Nonprofits in need
Published 11:03 pm Thursday, October 7, 2010
By JESSICA SIEFF
Niles Daily Star
Area nonprofit organizations lined the halls at the Lake Michigan College Bertrand Crossings campus Thursday in an effort to educate and recruit volunteers in search of service.
The Volunteer Center of Southwest Michigan hosted the fair, a traveling event taking place at the Bertrand Crossings, South Haven and Napier Avenue campuses of LMC.
“We had 200 people in Benton Harbor yesterday,” said Doris Higgins, director of the Volunteer Center of Southwest Michigan, on Thursday. “I would say today I would expect about 100 people to go through.”
Organizations like the Southwest Michigan Mentoring Collaborative, Child and Family Services of Southwest Michigan, Hospice for Home and the Salvation Army set up booths and came armed with information for prospective volunteers.
“They say the recession is over,” Higgins said. “Not in Michigan. The experienced not-for-profit will tell you as things are picking back up, we stay down there longer.”
Nonprofits have a double-edged sword to contend with. As economic conditions worsen, the need for certain services increase but those organizations can’t afford to hire help — leaving their support in the hands of volunteers.
“When it comes to the financial health of the agencies — they’re really still having a hard time. They also have so many people they have to serve. That’s why we’re trying to reach out.”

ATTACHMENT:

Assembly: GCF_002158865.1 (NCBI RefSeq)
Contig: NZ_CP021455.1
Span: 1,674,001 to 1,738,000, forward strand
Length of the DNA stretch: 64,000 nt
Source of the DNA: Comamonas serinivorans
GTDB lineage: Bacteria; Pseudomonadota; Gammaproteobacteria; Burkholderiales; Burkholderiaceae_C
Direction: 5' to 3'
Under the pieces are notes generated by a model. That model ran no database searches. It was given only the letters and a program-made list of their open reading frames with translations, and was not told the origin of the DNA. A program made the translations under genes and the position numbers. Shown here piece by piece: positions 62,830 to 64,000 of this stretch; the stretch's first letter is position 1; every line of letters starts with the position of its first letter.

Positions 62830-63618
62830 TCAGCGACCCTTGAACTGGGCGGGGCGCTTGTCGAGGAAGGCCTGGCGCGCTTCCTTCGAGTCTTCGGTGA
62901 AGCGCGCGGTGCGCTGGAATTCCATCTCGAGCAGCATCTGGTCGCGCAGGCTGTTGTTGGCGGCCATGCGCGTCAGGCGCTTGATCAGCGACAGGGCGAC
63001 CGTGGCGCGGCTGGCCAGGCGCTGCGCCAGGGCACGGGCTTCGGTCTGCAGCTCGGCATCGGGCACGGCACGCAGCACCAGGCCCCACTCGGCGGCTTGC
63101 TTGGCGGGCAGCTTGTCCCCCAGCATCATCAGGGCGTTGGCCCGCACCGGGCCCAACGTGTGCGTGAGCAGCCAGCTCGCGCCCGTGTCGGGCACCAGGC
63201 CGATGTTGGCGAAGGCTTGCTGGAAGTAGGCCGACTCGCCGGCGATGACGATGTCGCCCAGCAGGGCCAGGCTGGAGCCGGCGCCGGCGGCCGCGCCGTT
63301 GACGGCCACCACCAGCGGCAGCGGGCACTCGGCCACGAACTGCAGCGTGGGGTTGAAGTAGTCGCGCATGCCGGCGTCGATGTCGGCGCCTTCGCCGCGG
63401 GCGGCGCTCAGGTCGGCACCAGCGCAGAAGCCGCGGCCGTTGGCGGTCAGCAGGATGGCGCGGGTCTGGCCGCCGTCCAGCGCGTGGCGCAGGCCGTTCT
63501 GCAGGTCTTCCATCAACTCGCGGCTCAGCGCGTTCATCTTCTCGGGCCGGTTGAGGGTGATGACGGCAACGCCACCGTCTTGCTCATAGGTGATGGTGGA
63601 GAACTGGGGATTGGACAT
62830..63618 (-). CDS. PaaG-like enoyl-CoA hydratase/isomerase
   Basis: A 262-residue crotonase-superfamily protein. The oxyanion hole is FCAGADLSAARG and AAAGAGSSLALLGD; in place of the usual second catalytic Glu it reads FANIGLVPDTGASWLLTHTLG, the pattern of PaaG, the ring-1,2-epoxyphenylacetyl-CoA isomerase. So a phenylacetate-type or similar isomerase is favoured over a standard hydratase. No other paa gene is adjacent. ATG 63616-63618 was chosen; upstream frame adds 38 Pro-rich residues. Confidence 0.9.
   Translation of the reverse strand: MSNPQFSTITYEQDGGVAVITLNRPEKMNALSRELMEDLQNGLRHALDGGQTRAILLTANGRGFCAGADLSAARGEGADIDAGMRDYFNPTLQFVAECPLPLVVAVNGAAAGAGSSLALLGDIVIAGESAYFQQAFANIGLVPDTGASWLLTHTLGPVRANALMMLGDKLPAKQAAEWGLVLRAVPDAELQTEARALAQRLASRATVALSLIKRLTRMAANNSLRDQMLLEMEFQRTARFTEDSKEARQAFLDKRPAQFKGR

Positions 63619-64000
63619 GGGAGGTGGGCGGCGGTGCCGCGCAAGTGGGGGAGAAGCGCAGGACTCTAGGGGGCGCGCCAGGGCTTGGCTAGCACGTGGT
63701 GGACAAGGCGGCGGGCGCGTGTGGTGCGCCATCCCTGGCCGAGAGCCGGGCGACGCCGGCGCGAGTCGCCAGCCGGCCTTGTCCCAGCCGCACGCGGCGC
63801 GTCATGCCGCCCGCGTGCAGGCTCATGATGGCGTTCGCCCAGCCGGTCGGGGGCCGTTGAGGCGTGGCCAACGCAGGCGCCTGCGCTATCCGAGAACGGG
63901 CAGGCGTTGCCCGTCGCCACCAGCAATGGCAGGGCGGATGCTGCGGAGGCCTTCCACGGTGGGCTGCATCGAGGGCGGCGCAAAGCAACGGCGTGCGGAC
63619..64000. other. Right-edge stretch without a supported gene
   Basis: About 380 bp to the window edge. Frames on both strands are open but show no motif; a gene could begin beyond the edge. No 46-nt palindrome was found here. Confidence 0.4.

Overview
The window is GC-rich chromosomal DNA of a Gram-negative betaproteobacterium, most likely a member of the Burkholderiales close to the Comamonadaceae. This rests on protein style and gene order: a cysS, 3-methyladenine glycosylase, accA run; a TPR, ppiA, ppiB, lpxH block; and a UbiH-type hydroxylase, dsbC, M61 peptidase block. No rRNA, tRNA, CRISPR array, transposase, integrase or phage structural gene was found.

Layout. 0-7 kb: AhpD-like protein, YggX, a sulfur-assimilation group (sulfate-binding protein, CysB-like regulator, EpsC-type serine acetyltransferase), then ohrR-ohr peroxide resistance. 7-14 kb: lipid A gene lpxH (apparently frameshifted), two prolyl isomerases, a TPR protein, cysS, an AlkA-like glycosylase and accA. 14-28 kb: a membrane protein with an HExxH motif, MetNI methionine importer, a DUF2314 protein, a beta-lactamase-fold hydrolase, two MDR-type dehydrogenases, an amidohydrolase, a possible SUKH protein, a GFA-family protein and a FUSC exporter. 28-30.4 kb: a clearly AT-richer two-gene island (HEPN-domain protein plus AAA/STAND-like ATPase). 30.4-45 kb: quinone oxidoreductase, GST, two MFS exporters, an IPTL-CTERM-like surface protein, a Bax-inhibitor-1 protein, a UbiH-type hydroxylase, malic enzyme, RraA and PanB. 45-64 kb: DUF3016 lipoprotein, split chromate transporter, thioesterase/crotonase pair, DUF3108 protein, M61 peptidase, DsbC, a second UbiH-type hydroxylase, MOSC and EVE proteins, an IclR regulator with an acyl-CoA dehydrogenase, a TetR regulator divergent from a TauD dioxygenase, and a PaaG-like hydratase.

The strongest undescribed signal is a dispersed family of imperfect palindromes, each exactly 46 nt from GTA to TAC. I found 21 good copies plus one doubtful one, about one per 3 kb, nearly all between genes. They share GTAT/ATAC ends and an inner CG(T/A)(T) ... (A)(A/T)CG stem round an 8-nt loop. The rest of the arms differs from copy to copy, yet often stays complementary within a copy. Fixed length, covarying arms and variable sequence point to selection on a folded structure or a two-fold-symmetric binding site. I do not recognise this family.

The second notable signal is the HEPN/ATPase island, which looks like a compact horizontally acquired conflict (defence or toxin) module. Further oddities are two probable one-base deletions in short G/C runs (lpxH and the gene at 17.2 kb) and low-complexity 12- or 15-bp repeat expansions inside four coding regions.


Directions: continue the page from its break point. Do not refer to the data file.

The Salvation Army is anticipating a busy holiday season as it prepares for the first phase of its Christmas Assistance Program.
Dates have been set for the verification process of the program, where those in need of assistance can make an appointment to have their information evaluated to find out if they qualify for the program.
“We will start sign up Oct. 18,” said Jan Nowak-Lumm, director of caring ministries/social services for the Salvation Army. “We anticipate it to be brisk like it was last year.”
Over the Christmas holiday, the Salvation Army helped more than 400 area families.
“One of the startling things I’m seeing right now … I’ve seen so many people that have never been here,” she said, “which frightens me because we’re seeing a new need, a new depth of people in need.”
Also new in the area of service, Higgins said, is the volunteer itself.
“I think there’s definitely a shift in what it means to be a not-for-profit,” Higgins said. “It’s a new reality. The volunteer today is much more diverse and much more interested in not only what they’re able to give but what the end result means for them.”
That, she said, is not necessarily a bad thing. Volunteers — some of which are unemployed workers — are looking at service as a means to help those in need, put their skills to good use and add to their experience for their resumes.
“We all need to be more creative,” Higgins said. “Not-for-profits are businesses too. We’re going to have the same contraction the same expansion” issues.
More than 20 agencies took part in the volunteer fair at the Bertrand Crossings Campus Thursday. Those agencies along with others in need of volunteer service have information available on the Volunteer Center of Southwest Michigan’s website, www.volunteerswmi.org.